Friday, June 14, 2013

Merry Christmas Bill, in summer? Texas Republicans with time on their hands will pass anything.

Upside down and inside out, Republicans continue to have difficulty acting out their own ideological belief system. While badgering Democrats about creating jobs, Republicans have no such limit on what they can do. They even have time to pass slop like the constitution defying “Merry Christmas Bill.

Never mind how it contradicts a multitude of conservative talking points:
Huffington Post: During the signing of Texas' "Merry Christmas Bill" on Thursday, Gov. Rick Perry said, "Religious freedom does not mean freedom from religion," Perry declared at the State Capitol building in Austin before signing HB 308, which allows public schools to display scenes and symbols of "traditional winter holidays."
Here’s where I’m reminded of the outside groups that have come into states as poll watchers, referendum pushers and lawyers litigating the conservative agenda on corporate spending and gay marriage.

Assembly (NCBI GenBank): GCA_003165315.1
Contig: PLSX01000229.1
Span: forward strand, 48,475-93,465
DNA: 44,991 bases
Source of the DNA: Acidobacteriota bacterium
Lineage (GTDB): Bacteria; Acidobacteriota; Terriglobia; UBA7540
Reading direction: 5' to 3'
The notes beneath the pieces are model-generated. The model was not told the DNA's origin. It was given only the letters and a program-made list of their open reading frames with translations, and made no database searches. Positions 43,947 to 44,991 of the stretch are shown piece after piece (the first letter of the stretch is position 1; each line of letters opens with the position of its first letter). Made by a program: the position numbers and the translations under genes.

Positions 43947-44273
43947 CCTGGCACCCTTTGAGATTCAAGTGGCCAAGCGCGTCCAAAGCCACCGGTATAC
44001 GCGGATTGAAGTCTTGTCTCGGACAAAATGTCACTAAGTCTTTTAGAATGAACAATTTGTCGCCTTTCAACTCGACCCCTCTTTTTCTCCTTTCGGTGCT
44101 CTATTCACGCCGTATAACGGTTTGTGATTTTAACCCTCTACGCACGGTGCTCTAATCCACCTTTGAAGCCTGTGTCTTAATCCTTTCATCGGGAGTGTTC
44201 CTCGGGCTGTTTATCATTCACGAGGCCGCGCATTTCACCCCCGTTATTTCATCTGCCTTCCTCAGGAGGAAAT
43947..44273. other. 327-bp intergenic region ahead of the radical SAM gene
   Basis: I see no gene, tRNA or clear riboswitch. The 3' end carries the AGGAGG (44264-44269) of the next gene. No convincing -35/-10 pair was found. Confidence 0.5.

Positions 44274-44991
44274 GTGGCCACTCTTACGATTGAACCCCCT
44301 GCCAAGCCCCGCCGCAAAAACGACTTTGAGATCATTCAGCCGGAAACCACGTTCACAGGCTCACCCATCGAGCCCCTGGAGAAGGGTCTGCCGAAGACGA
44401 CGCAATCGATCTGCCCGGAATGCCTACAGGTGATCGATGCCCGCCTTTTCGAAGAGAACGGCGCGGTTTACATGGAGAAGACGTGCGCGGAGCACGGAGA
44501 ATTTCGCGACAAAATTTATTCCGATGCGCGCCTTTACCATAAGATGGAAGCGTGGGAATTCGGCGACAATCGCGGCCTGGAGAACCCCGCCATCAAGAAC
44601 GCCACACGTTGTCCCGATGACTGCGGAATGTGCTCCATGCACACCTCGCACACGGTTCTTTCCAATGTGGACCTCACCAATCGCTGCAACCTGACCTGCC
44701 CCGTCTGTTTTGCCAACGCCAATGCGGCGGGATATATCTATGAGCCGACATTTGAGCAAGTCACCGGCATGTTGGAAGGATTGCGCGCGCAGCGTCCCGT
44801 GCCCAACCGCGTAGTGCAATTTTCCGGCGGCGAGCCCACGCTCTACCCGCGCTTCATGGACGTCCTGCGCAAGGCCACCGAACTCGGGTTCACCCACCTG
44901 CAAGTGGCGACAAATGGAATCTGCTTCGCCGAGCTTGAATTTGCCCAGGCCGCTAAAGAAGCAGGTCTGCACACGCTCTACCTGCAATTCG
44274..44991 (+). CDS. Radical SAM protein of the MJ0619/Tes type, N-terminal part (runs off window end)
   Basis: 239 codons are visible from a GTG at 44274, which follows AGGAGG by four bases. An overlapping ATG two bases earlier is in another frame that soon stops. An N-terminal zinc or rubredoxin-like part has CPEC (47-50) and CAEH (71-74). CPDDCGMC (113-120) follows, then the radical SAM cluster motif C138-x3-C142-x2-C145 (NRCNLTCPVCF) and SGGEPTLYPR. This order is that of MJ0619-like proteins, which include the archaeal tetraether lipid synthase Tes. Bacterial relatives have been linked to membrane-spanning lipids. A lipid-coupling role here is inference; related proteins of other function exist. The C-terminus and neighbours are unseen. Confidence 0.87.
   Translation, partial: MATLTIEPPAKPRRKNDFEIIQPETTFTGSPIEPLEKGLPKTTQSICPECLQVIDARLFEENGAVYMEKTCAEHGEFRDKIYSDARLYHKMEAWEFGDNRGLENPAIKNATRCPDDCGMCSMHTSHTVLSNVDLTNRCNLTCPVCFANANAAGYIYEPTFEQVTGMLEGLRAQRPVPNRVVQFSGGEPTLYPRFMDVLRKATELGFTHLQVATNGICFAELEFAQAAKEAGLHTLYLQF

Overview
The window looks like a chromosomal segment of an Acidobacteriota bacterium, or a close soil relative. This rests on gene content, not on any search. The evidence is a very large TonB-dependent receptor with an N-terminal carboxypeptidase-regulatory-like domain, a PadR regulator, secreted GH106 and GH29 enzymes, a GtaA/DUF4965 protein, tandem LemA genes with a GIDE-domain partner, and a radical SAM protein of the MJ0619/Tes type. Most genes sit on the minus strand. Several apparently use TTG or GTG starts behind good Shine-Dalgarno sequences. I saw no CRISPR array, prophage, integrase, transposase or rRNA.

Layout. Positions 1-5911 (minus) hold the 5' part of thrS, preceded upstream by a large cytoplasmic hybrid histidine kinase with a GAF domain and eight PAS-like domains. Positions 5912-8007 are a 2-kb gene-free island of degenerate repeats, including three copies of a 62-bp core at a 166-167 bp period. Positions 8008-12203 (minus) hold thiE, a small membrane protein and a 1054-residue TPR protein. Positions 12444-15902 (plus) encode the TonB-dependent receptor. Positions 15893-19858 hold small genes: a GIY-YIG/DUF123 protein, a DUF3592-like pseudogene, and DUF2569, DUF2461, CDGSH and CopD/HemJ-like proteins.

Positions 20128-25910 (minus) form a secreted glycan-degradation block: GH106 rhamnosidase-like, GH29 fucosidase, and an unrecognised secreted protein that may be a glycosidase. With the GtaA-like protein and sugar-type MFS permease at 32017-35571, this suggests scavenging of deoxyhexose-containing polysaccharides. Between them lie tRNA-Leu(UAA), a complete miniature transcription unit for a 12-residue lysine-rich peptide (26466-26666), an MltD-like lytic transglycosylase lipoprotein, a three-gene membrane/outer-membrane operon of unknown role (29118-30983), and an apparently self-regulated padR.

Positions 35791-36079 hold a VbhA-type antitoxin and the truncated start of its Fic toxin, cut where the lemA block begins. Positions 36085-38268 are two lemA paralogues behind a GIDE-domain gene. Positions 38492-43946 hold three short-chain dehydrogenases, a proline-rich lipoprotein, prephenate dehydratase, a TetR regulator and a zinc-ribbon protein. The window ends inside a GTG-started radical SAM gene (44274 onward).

"People of faith too often feel they can't express their faith publicly. And if they dare display it, they find themselves under attack from individuals and organizations that have nothing to do with them or their communities for that matter," Perry continued.
To sum up; under Republican control, the rules are different because their reasons are more justifiable, because I assume, their agenda isn't influenced by liberalism. 

One short aside: This is all it takes to launch a statewide bill for Republicans:
One might wonder why such a law is necessary. Republican state Rep. Dwayne Bohac, who introduced the bill, explained how he had become upset upon hearing from his 8-year-old son that the Christmas tree at his public school was referred to as "a holiday tree." Bohac said, "This is just political correctness run amok."
The article surprisingly goes on to make this great observation:

The U.S. Constitution specifically forbids government preference of one religion over another. A state law called the "Merry Christmas Bill," if only by its name, would seem to defy that principle.

1 comment:

  1. Even though I don't celebrate the holiday I was in the habit of issuing the "Merry Christmas" greeting to those who did, because I knew this added a little bit of niceness to their day. I'm just that kind of guy. Since the phoney 'War on Christmas' campaign was begun by the Baggers I have dispensed with the practice entirely. Kulturkampf can have unintended consequences.